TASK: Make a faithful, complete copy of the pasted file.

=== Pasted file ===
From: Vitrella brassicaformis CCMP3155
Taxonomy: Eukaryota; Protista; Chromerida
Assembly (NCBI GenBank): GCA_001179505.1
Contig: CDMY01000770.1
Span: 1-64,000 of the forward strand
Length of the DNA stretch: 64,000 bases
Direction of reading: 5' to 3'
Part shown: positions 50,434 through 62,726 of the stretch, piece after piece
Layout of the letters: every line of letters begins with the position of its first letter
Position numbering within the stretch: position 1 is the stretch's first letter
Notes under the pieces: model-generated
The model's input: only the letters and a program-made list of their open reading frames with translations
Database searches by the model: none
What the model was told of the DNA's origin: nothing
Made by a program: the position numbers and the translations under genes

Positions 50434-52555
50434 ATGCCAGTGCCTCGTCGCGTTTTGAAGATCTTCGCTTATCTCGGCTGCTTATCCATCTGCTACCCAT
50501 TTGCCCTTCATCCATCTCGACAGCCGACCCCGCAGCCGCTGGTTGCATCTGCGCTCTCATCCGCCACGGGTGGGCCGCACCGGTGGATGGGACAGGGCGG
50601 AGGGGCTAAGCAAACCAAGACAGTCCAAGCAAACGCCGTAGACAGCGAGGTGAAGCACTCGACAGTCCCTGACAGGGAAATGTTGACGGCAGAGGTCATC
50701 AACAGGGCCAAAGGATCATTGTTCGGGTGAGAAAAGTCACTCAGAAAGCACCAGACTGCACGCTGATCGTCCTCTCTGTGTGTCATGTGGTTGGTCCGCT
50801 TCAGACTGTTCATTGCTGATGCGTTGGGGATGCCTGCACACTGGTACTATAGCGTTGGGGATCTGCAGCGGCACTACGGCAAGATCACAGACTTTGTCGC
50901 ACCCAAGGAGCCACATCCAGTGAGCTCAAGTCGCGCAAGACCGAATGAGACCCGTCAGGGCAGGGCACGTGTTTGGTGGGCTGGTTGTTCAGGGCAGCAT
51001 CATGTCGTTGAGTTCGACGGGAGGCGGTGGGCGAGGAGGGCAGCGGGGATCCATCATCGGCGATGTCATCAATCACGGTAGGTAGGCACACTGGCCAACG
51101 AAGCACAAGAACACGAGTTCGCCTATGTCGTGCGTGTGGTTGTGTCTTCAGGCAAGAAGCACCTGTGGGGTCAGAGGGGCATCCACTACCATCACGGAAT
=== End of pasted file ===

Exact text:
From: Vitrella brassicaformis CCMP3155
Taxonomy: Eukaryota; Protista; Chromerida
Assembly (NCBI GenBank): GCA_001179505.1
Contig: CDMY01000770.1
Span: 1-64,000 of the forward strand
Length of the DNA stretch: 64,000 bases
Direction of reading: 5' to 3'
Part shown: positions 50,434 through 62,726 of the stretch, piece after piece
Layout of the letters: every line of letters begins with the position of its first letter
Position numbering within the stretch: position 1 is the stretch's first letter
Notes under the pieces: model-generated
The model's input: only the letters and a program-made list of their open reading frames with translations
Database searches by the model: none
What the model was told of the DNA's origin: nothing
Made by a program: the position numbers and the translations under genes

Positions 50434-52555
50434 ATGCCAGTGCCTCGTCGCGTTTTGAAGATCTTCGCTTATCTCGGCTGCTTATCCATCTGCTACCCAT
50501 TTGCCCTTCATCCATCTCGACAGCCGACCCCGCAGCCGCTGGTTGCATCTGCGCTCTCATCCGCCACGGGTGGGCCGCACCGGTGGATGGGACAGGGCGG
50601 AGGGGCTAAGCAAACCAAGACAGTCCAAGCAAACGCCGTAGACAGCGAGGTGAAGCACTCGACAGTCCCTGACAGGGAAATGTTGACGGCAGAGGTCATC
50701 AACAGGGCCAAAGGATCATTGTTCGGGTGAGAAAAGTCACTCAGAAAGCACCAGACTGCACGCTGATCGTCCTCTCTGTGTGTCATGTGGTTGGTCCGCT
50801 TCAGACTGTTCATTGCTGATGCGTTGGGGATGCCTGCACACTGGTACTATAGCGTTGGGGATCTGCAGCGGCACTACGGCAAGATCACAGACTTTGTCGC
50901 ACCCAAGGAGCCACATCCAGTGAGCTCAAGTCGCGCAAGACCGAATGAGACCCGTCAGGGCAGGGCACGTGTTTGGTGGGCTGGTTGTTCAGGGCAGCAT
51001 CATGTCGTTGAGTTCGACGGGAGGCGGTGGGCGAGGAGGGCAGCGGGGATCCATCATCGGCGATGTCATCAATCACGGTAGGTAGGCACACTGGCCAACG
51101 AAGCACAAGAACACGAGTTCGCCTATGTCGTGCGTGTGGTTGTGTCTTCAGGCAAGAAGCACCTGTGGGGTCAGAGGGGCATCCACTACCATCACGGAAT